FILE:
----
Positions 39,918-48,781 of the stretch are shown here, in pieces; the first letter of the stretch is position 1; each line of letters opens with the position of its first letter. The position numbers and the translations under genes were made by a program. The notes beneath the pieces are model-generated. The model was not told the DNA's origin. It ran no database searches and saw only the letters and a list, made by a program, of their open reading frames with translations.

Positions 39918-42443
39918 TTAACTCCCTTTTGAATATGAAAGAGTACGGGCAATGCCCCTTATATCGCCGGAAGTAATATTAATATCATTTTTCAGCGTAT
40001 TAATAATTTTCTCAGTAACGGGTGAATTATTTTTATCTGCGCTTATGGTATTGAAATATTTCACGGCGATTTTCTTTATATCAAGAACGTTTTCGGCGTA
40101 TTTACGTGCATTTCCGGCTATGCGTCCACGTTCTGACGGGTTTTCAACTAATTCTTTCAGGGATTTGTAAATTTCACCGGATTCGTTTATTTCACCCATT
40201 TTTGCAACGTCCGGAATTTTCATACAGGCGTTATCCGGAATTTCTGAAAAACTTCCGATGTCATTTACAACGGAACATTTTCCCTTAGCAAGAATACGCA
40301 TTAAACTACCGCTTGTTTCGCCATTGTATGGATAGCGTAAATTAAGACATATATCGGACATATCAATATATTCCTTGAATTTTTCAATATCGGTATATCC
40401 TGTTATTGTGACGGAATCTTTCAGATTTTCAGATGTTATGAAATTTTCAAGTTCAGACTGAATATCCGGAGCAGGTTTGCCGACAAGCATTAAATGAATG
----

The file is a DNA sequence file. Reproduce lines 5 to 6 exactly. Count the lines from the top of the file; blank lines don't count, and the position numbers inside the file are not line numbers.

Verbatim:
40101 TTTACGTGCATTTCCGGCTATGCGTCCACGTTCTGACGGGTTTTCAACTAATTCTTTCAGGGATTTGTAAATTTCACCGGATTCGTTTATTTCACCCATT
40201 TTTGCAACGTCCGGAATTTTCATACAGGCGTTATCCGGAATTTCTGAAAAACTTCCGATGTCATTTACAACGGAACATTTTCCCTTAGCAAGAATACGCA